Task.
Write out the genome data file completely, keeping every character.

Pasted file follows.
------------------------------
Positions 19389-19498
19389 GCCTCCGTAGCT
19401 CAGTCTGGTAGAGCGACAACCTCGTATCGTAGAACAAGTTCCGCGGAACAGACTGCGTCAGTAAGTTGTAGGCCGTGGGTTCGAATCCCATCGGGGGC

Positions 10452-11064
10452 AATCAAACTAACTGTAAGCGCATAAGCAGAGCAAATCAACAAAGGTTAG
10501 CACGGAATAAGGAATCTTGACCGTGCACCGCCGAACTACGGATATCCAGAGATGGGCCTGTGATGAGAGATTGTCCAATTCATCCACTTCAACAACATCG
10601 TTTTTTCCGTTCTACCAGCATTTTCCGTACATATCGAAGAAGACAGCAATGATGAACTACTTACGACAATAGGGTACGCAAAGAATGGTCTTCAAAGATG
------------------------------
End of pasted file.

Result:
Positions 19389-19498
19389 GCCTCCGTAGCT
19401 CAGTCTGGTAGAGCGACAACCTCGTATCGTAGAACAAGTTCCGCGGAACAGACTGCGTCAGTAAGTTGTAGGCCGTGGGTTCGAATCCCATCGGGGGC

Positions 10452-11064
10452 AATCAAACTAACTGTAAGCGCATAAGCAGAGCAAATCAACAAAGGTTAG
10501 CACGGAATAAGGAATCTTGACCGTGCACCGCCGAACTACGGATATCCAGAGATGGGCCTGTGATGAGAGATTGTCCAATTCATCCACTTCAACAACATCG
10601 TTTTTTCCGTTCTACCAGCATTTTCCGTACATATCGAAGAAGACAGCAATGATGAACTACTTACGACAATAGGGTACGCAAAGAATGGTCTTCAAAGATG